Using Multiple Forms of Evidence to Evaluate Teaching
Teaching is a complex activity, and the way that we evaluate teaching should ideally take into account this complexity. Although student evaluations of teaching (SETs) are often the primary way we think about evaluating teaching, there are many other sources that can be used to document effective teaching. Below is a list of sources that can be used in tandem to evaluate teaching effectiveness.
|Source||Description and Resources|
The instructor asks a colleague to observe one or more class sessions. Peer observation can be either formative in nature (focusing primarily on feedback and growth) or evaluative (focusing primarily on evaluating the effectiveness of the session and perhaps resulting in a summative letter from the observer).
Peer Observation of Teaching from SCU Faculty Development (includes an overview of a suggested process and examples of observation protocols)
Peer Observation of Teaching Guidelines from Yale-NUS College Center for Teaching and Learning, 2018 (comprehensive guide which includes an example of a summative observation letter)Peer Review Guide for Online Teaching from Penn State
The instructor asks a colleague to evaluate the strengths and weaknesses of the course syllabus using a predetermined set of criteria. Syllabus review can also be conducted as a self-assessment by the instructor.
Peer Review Checklist for Course Syllabus from the University of Toronto Center for Teaching Support and InnovationSyllabus Review Guide for Equity-Minded Practice from the Center for Urban Education, 2017
Self-assessments provide a way for instructors to reflect on their practice and identify their strengths and areas for growth.
Faculty Self-Assessment Guide from the University of Oregon Teaching Engagement Program, 2016Teaching Practices Inventory from the Carl Wieman Science Education Initiative at the University of British Columbia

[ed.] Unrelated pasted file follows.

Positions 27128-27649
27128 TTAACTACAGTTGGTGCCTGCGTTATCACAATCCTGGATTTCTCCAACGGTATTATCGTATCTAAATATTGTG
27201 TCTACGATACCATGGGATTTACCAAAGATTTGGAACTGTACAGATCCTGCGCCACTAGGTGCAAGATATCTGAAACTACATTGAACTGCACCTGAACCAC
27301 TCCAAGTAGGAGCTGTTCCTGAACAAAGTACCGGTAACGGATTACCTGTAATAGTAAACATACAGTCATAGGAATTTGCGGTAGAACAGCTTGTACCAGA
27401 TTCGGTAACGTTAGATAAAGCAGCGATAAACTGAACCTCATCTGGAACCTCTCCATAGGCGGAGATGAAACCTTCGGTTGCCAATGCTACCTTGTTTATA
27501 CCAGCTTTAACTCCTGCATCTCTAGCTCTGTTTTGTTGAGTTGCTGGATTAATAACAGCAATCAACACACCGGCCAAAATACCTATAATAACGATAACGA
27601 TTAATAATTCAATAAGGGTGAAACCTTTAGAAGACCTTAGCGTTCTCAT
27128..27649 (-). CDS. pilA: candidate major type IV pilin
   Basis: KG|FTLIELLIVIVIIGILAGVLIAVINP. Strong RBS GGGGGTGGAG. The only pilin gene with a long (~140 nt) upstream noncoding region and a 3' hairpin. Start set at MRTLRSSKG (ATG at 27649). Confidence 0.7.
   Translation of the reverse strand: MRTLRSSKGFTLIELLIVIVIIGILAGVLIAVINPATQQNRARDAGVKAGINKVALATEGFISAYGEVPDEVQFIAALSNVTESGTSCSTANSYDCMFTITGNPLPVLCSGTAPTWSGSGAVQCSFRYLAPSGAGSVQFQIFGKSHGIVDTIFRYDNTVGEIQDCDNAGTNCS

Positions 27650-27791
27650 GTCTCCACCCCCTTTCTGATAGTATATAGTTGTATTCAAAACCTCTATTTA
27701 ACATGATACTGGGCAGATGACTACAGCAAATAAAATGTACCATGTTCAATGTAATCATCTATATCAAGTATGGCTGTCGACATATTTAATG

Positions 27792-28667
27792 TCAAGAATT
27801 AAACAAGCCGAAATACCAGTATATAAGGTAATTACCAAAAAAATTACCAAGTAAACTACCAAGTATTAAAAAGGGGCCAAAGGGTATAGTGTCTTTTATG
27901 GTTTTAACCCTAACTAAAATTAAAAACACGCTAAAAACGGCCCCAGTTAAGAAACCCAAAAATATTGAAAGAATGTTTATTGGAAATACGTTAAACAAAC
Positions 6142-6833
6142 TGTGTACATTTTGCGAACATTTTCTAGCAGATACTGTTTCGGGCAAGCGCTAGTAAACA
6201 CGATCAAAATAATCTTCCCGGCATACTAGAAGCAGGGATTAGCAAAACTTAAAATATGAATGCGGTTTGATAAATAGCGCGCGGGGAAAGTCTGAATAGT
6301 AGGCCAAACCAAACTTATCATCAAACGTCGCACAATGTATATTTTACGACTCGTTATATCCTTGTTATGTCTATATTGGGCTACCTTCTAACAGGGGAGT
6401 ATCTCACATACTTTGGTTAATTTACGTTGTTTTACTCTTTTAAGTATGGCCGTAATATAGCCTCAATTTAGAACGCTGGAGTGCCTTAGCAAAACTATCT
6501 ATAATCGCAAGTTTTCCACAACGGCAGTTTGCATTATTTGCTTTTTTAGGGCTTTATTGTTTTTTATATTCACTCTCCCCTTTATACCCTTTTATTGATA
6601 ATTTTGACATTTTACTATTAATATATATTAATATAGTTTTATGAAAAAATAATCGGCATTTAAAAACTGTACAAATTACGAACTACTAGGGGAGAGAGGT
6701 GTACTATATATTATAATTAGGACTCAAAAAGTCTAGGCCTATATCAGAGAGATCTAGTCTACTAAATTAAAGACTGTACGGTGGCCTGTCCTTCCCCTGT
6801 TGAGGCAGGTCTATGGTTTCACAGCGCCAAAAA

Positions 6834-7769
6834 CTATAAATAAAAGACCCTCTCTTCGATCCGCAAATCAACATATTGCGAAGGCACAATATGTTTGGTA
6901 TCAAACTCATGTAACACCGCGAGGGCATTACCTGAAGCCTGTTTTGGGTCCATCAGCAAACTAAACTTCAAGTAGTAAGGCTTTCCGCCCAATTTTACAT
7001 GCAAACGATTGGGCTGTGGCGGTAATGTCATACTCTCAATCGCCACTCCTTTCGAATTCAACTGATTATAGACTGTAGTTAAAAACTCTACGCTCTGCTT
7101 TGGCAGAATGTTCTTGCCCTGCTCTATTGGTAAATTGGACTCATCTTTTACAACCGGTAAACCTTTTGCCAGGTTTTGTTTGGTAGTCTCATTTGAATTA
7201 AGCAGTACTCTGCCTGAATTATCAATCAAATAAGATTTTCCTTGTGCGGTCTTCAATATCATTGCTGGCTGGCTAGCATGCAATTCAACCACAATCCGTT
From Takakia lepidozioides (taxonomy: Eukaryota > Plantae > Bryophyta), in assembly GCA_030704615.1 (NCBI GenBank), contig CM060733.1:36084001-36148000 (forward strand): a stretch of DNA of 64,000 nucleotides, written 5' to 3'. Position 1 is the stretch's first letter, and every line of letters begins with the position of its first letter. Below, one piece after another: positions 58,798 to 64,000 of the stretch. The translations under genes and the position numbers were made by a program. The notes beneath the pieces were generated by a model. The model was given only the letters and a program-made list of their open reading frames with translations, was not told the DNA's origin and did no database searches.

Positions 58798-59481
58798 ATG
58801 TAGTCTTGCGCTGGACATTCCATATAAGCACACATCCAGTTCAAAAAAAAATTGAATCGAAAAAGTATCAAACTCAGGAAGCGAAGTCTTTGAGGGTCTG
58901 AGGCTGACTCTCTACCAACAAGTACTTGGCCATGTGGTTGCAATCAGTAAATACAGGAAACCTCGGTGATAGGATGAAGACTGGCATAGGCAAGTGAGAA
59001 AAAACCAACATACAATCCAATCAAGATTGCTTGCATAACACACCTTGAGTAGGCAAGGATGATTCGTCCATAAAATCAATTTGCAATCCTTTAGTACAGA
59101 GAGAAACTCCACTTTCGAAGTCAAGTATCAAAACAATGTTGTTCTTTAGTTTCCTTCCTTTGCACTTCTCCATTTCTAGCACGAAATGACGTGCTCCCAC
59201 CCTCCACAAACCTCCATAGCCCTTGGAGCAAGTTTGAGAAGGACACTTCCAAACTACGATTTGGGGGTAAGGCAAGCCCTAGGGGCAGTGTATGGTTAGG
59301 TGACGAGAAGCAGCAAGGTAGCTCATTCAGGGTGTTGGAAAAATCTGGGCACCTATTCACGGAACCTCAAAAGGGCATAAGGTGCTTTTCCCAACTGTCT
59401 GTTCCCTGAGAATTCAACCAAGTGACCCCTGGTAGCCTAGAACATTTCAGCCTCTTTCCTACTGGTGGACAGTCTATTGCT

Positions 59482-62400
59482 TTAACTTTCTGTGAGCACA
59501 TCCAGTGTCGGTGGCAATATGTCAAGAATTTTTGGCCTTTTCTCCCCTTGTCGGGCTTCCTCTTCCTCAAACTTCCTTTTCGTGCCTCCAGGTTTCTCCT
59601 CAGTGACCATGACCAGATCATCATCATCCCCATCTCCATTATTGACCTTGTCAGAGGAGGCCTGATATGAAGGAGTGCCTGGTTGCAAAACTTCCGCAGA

|Direct and indirect measures of student learning||
Measures of student learning seek to provide quantitative or qualitative evidence of student performance at a particular time point or student growth over time. Direct measures could include student pretests and posttests, while indirect measures could include student self-assessments of learning.
Measures of Learning from the Career Framework for University Teaching, 2020Direct and Indirect Measures of Student Learning by Michele J. Hansen, Indiana University
Student feedback can take a variety of forms, including formal student evaluations of teaching conducted by the university (SETs) as well as informal surveys that the instructor uses to elicit feedback from students.
Translating Comments on Student Evaluations into the Language of Learning by Linda C. Hodges and Katherine Stanton, published in Innovative Higher Education, 2007.Making Sense of Student Written Comments by Karron G. Lewis, published in New Directions for Teaching and Learning, 2001.
A teaching portfolio is a collection of various sources of evidence that has been assembled by the instructor. Within the portfolio, the instructor may also present written reflections, interpretations, and connections among the sources included.
The Teaching Portfolio by Matthew Kaplan, University of Michigan Center for Research on Learning and TeachingTeaching Portfolios from the Vanderbilt Center for Teaching
Linse, A. R. (2017). Interpreting and using student ratings data: Guidance for faculty serving as administrators and on evaluation committees. Studies in Educational Evaluation, 54, 94-106.
Reihman, G. (2004). Making sense of student evaluations. Lehigh University Center for Innovation in Teaching and Learning.
Dr. Rachel Stumpf, SCU Faculty Development Program Manager
August 6, 2020